media of exchange, units of account, and stores of value. However, unlike
ordinary currencies, virtual currencies are not legal tender, meaning they
cannot be used to pay taxes and creditors need not accept them as payments for
debt. While virtual currency enthusiasts tout their technological promise, a
number of commentators have contended that the anonymity offered by these new financial
instruments makes them an attractive vehicle for money laundering. Law
enforcement officials, regulators, and courts have accordingly grappled with
how virtual currencies fit into a federal anti-money laundering (AML) regime
designed principally for traditional financial institutions.
[PDF format, 17 pages].
Public Trust and Law Enforcement — A Discussion for Policymakers. Congressional Research Service. Nathan James et al. December 13, 2018
Several high-profile incidents where the police have apparently used excessive force against citizens have generated interest in what role Congress could play in facilitating efforts to build trust between the police and the people they serve. This report provides a brief overview of the federal government’s role in police-community relations.
[PDF format, 27 pages].
Access to Justice. American Academy of Arts & Sciences, Dædalus, Winter 2019.
“Access to Justice” – the first open access issue of Dædalus – features twenty-four essays that examine the national crisis in civil legal services facing poor and low-income Americans: from the challenges of providing quality legal assistance to more people, to the social and economic costs of an often unresponsive legal system, to the opportunities for improvement offered by new technologies, professional innovations, and fresh ways of thinking about the crisis. [Note: contains copyrighted material].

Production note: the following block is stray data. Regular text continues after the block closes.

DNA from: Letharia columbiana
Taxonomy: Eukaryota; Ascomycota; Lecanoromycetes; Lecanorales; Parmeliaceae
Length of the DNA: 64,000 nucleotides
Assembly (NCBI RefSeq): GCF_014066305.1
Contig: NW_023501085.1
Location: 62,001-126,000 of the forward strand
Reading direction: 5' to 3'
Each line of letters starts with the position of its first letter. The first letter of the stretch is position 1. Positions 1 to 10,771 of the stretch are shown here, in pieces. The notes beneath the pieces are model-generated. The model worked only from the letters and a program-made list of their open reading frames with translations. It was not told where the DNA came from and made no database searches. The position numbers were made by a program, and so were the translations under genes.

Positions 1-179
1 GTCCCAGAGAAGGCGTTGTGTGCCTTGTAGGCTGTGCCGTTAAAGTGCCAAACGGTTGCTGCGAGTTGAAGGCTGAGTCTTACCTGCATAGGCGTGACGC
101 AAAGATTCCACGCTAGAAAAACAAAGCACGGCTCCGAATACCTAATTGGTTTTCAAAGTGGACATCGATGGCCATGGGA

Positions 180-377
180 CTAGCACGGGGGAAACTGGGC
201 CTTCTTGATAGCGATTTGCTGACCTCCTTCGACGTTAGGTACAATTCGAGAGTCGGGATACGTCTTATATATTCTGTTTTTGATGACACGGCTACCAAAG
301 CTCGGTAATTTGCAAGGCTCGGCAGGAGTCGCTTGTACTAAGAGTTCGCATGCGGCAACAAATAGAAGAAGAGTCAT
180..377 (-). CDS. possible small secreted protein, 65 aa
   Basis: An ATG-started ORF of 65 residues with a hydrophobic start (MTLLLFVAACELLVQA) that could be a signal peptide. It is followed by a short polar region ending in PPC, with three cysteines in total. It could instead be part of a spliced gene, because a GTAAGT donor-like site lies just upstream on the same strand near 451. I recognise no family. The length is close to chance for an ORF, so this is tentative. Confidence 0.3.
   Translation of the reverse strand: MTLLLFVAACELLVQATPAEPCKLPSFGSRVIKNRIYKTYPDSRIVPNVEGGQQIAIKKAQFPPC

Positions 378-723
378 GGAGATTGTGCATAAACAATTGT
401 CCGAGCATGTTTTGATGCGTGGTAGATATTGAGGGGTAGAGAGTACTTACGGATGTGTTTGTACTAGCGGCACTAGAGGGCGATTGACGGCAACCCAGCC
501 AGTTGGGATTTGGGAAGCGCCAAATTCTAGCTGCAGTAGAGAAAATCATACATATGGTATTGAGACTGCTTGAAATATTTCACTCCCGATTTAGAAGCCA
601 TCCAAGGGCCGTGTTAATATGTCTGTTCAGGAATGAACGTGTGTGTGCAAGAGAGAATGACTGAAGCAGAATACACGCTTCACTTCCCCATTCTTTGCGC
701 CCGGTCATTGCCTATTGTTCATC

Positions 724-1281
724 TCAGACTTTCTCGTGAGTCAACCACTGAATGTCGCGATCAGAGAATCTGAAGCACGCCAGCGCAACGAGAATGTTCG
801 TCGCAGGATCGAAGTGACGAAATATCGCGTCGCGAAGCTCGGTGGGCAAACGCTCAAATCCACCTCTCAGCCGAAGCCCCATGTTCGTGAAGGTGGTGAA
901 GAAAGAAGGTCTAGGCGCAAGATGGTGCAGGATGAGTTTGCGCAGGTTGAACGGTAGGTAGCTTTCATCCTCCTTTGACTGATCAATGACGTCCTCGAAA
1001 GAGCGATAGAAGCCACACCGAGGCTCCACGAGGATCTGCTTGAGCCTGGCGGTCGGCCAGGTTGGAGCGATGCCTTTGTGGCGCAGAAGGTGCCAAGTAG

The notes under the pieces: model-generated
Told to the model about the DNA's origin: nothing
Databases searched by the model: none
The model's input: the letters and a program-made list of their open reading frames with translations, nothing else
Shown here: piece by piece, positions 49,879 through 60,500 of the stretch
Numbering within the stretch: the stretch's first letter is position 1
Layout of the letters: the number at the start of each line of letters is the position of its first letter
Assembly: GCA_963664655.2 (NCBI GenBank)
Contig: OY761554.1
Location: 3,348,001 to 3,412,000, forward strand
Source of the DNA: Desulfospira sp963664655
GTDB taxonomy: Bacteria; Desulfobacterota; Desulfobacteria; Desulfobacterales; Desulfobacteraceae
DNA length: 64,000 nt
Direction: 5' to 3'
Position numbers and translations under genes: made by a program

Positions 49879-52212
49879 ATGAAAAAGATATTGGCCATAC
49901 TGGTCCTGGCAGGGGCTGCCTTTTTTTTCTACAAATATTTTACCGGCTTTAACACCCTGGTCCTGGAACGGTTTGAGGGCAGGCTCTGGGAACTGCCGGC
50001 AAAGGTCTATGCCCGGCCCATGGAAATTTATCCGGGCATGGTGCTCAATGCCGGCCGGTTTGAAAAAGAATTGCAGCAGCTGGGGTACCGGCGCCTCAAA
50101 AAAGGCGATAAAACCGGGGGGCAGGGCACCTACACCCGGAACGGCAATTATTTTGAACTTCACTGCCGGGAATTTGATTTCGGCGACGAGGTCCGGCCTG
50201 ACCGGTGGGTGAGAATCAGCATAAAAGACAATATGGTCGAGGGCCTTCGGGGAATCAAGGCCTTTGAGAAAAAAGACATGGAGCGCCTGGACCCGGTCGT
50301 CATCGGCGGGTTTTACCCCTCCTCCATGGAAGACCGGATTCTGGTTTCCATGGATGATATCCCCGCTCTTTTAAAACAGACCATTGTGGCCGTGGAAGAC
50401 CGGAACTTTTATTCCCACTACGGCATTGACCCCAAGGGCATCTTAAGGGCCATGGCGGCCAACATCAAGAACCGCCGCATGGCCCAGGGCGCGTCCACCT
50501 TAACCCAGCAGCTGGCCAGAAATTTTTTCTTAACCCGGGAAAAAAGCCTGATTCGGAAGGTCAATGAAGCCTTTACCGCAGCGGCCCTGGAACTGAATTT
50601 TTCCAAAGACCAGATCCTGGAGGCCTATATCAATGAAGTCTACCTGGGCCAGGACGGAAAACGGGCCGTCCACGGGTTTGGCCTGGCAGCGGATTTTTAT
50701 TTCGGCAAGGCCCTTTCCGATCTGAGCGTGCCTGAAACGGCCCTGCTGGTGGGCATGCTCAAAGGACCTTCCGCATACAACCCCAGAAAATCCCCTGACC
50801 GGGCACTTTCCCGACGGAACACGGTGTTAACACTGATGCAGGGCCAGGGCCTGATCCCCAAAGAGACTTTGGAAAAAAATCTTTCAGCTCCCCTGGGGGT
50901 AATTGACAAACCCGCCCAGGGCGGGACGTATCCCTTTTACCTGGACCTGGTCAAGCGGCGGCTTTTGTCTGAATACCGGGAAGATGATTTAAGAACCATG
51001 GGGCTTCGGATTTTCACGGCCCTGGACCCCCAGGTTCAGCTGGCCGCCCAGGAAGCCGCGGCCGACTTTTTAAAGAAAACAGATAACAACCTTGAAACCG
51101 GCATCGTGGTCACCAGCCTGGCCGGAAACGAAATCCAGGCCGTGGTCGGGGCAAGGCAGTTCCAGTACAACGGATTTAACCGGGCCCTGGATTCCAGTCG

[HTML format, various paging].
Building beyond Policing: A Case Study of Eden Night Live in Alameda County, California. Urban Institute. Cameron Okeke. September 25, 2018
Key takeaway: How community parties have helped California sheriffs rethink public safety
This report describes how the Alameda County Sheriff’s Office used Eden Night Live, a community festival and pop-up marketplace, to creatively reimagine and rebuild community-police relations in Ashland/Cherryland. Through interviews with officers, community members, and staff, this case study examines how artistic performance, community participation, and community-based economic development can build local commerce, foster community cohesion, and change perceptions of public safety. [Note: contains copyrighted material].
[PDF format, 42 pages].
Using Social Media and Social Network Analysis in Law Enforcement: Creating a Research Agenda, Including Business Cases, Protections, and Technology Needs. RAND Corporation. John S. Hollywood et al. July 18, 2018
This report describes the proceedings of an April 2017 expert workshop on the use of social media and social network analysis in law enforcement. [Note: contains copyrighted material].
[PDF format, 28 pages].